Friday, October 16, 2009

The Name Game by Annie Solomon

Wow--I was embarrassed to see my last post still up there. My transitional whining phase is so yesterday I have to replace it with something else. about...names. There's a topic we can all enjoy.

As a writer I'm a big collector of names. I've gone to cemeteries and written down those belonging to the long deceased. I've been to charity galas and VFW halls and added the names of donors and veterans to my lists. When I travel I like to look at the exits along the highway--the rivers, the bridges, the roads. In fact, the name of the town in my latest book, One Deadly Sin, came from a street sign near my house--Redbud Street.

One of the games I like to play with names is to imagine you're the creator of a whole new town. Maybe it's on the moon or maybe it's an evil new development where bucolic forests once stood. Or maybe it's the bright alteration of a once thriving small town or metropolis. Wherever it is, you have the privilege--no, the honor--of naming the town after yourself. So, what's it gonna be?

If I'm in charge I could name my town Annievllle. Or Annietown. Annieton. Annyton. There--Annyton. New York still retains its early Dutch influence with many place names containing the word "kill"--creek or river. So...Anniekill? How's that for a writer of romantic suspense?

Or I could go with Solomon's Ridge. (This would be in the foothills of the Appalachians or the Smokies). Or there's always Solomon City or Port Solomon (that sounds very South Pacific to me). How about Soloville--the new community on the dark side of the moon.

If we took some of the other writers on the blog and turned their names into towns, what would it be? Susieville? Crandaltown? Elizabeth Hoyt is easy--there must already be a lot of Elizabethtowns around. But what about Hoyt? Hoyt City?

Given the chance, what would you name your town?


Rae Ann Parker said...

Annie: I made up a fictional town for one of my stories. I called it Holly Springs. I guess I like the double name thing. Also, Holly reminds me of the holidays and springs, well I'm not sure about that part, the beach I guess. :) Anyway, I love names and I collect them, too.

My daughter and I were at a pioneer cemetery on the Natchez Trace last summer and she pulled a notebook out of her backpack and wrote all of the names down. When I asked her why, she said they were for future stories. So I guess it runs in the family.

Elizabeth Hoyt said...

Lizville! Liztopia, Lake Liz (assuming there was a lake nearby) Hoyton (which sounds suspiciously like hoyden) Ooo! Little Lizton.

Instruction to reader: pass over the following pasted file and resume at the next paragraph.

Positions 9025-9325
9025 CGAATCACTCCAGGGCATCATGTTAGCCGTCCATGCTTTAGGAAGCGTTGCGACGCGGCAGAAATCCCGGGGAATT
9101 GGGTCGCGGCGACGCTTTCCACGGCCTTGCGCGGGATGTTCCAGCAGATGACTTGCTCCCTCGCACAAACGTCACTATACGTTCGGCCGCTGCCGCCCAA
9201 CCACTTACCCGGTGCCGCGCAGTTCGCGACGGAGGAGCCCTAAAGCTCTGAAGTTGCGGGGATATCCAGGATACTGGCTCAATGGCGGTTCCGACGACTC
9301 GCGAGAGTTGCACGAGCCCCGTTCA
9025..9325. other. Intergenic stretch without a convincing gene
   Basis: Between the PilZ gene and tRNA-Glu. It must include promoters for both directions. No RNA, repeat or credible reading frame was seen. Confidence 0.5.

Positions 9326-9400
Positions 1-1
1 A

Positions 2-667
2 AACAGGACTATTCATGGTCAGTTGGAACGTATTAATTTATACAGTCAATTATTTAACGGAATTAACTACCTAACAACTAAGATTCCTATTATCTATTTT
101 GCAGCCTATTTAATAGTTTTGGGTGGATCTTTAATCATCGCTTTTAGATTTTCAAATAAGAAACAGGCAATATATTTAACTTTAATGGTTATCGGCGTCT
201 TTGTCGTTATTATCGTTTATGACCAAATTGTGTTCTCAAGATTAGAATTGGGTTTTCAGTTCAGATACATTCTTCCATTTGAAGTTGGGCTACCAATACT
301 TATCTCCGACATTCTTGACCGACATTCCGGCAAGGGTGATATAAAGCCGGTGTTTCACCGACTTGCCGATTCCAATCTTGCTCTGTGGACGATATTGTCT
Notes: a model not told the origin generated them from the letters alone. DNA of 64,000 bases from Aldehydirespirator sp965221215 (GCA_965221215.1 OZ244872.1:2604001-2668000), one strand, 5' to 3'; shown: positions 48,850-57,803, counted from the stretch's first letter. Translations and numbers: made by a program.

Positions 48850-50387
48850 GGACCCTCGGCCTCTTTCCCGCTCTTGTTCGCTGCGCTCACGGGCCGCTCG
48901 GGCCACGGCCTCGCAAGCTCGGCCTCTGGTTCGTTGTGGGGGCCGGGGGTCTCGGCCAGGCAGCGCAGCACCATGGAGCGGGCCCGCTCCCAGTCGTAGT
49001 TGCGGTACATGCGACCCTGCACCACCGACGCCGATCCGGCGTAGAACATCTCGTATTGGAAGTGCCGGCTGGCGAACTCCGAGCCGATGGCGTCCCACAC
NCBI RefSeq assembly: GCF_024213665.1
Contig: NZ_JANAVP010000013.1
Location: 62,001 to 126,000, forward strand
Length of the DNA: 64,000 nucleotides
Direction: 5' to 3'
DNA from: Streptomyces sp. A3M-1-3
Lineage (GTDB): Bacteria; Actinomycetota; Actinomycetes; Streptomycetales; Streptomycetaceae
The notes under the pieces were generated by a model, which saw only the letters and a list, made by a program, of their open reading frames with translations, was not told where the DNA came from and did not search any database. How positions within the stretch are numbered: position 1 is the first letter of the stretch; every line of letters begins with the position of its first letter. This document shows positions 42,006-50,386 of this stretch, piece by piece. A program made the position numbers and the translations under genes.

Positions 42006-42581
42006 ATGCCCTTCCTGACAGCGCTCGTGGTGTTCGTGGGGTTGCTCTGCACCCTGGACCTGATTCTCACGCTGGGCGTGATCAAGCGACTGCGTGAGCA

Annie Solomon said...

I love ALL your towns, Liz!!! Hoyton is very suggestive. I think you could do a lot with that. Maybe put a special "ranch" there? And Little Lizton would mean there has to be a Big Lizton, eh? Or Grand Lizton? Both of those would have to be in England, don't you think?

Annie Solomon said...

Rae Ann, Holly Springs is a very cool small town name. Is your story set in the midwest? It sounds like a nice, friendly town in, say, Indiana. The perfect setting for deep, dark secrets and a murder or two. LOL!

Susan Crandall said...

LOL,Annie! In fact, there is a Crandall, Indiana (no relation as far as I've been able to tell -- there are probably only 20 people there, so I could probably go knock on doors and get the answer!).

I'll get to my names in a sec, first I want to admit to also being a cemetery wanderer in search of names and spend quite a bit of time looking at tombstones and inventing stories for the people who rest there. My husband thinks I'm ghoulish. I think it's perfectly normal. Glad to hear that Annie is similarly afflicted.

Now for towns. I always invent my small towns in my books. Glens Crossing came from combining two road signs that I passed frequently on my trips to Indiana University to visit my children. Grover, MS was really and truly named after my favorite muppet. The others aren't as interesting in their origins.

Now for towns named after me ... well, Annie and Elizabeth have much better names for towns. Susanville, Susanton, Susanopolis???

Jill said...

Very interesting where and how writers get people and place names. I confess I am not so original when it comes to naming characters. I often use a variation on people I know (in part) and I'll mix and match first and last names of, say, my grade one teacher's surname and my neighbour's first name.

As for place names... ugh! Cities, parks, streets and the like are a challenge in a way. Most of my writing takes place in Toronto, so I have used real streets and places... but in some cases I can't and then it gets tough...!

As for city names, well, I like using two-parts: Port Something or Something Bay. I'd rather have "burg" as the suffix than "wille" or "town". In any case, it is tough to create something that sounds realistic but won't be confused with a true place.

Cheers, Jill

Annie Solomon said...

Susan, I love Susanopolis! Not only does it sound like one of the ancient wonders of the world it sounds incredibly large. Very futuristic. I can see the domes and weird needle towers and the hovercraft zooming through the byways. And it's one idea I hadn't thought of. Hmmm. Annieoplois? That's a mouthful of vowels if I ever saw one!

Annie Solomon said...

Jill, it's interesting that you use real names and places. I did that for my last book, Dead Shot. It was set in Nashville, which is where I live, and I used real street and place names. But when you're writing about places you don't know well, that's hard. For Blackout, which was set mostly in DC, my husband and I did a whirlwind weekend of location scouting. But that gets hard, so making stuff up is just easier, I guess.

Anonymous said...
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sanjeet said...

there was a lake nearby) Hoyton (which sounds suspiciously like hoyden)

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